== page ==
And if that’s not damning enough, the majority of the sinful acts Paul mentions (8 of 15) apply to social interaction within a community – a Christian congregation like those in Galatia, or in McFarland, like Risen Savior. Do you ever wonder why more of our members don’t attend important quarterly meetings or volunteer to serve on vital committees? Is it because of the biting and devouring Paul mentions in verse 15? Is it because they seem to have a tense and argumentative atmosphere, because we are so quick to judge or heap shame on others when they don’t live up to our “standard” of behavior, because we demand others do things we aren’t willing to do or because approach decisions with an utterly selfish, “my way or the highway” mentality? This should not, cannot be. In fact, Paul says that those who make a practice of such divisive and self-centered behaviors have no place in the kingdom of God. And make no mistake, the one thing every one of these acts of the flesh have in common is that they are utterly selfish and “me” centered. But Christ didn’t free you to serve ourselves, he freed you from serving yourself. Now, this doesn’t mean that if we have committed those sins (which we all have) that we can’t be saved. These sins are not unforgivable. Jesus died for these sins too; he has erased them from our record forever. But Paul’s warning stands: anyone who makes a practice, a habit, a lifestyle of living in these sins will find themselves shut out of heaven.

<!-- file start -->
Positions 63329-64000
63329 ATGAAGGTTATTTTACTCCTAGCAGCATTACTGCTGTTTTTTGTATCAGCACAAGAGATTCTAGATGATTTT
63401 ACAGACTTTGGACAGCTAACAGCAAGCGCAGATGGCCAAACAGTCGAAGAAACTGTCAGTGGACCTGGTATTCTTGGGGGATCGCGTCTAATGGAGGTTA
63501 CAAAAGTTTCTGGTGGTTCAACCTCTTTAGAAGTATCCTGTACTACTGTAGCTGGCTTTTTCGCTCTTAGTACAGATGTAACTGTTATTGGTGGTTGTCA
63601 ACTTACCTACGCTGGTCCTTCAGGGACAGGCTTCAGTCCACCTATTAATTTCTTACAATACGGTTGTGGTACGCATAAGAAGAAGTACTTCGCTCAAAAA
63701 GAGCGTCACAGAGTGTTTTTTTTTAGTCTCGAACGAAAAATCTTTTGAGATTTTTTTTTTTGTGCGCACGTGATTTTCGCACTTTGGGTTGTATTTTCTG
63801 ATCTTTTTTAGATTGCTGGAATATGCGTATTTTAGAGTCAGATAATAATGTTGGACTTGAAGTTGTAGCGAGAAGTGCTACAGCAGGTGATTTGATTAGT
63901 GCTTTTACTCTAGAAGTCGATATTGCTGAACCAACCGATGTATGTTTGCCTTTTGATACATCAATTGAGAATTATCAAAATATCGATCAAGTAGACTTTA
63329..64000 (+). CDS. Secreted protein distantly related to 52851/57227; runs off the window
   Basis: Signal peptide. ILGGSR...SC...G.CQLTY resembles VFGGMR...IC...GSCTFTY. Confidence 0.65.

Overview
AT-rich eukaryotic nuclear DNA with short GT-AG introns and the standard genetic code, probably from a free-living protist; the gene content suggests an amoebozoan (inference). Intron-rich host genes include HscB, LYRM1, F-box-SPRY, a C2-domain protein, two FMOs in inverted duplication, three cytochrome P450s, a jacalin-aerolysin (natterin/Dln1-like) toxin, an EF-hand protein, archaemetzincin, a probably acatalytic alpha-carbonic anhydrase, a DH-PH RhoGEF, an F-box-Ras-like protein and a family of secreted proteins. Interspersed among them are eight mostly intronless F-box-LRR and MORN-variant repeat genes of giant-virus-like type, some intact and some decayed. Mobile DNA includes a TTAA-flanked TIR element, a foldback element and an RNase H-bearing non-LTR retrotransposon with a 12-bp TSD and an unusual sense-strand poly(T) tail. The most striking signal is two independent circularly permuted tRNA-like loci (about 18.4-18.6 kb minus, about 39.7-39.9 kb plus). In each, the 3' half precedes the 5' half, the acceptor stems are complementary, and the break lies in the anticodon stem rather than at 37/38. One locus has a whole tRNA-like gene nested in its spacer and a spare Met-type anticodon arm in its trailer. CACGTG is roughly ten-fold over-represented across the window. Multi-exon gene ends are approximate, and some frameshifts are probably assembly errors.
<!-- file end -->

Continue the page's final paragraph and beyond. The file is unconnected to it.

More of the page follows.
Because the freedom which Christ died to give us is not freedom to serve the sinful flesh, but freedom of another kind: to serve one another in love. Yes, I know it sounds contradictory, but the Greek literally says that we are freed to be slaves – slaves to one another. And what does it look like to serve one another in love? The entire law is summed up in a single command: “Love your neighbor as yourself.” Wait a minute, I thought Paul spent 4 chapters arguing that we are free from the Law, what gives? We are free from obedience to the Law – as far as our relationship with God goes. Christ has satisfied God in our place. But we still owe a debt of love to one another (Romans 13:8) and the Law still serves the all-important role of defining and guiding what love for others looks like. In other words, while we are freed from the Law as a means of serving and pleasing God (after all, God doesn’t need our service (Acts 17:24-25)) – that frees us to fulfill our real obligation: to serve one another in love.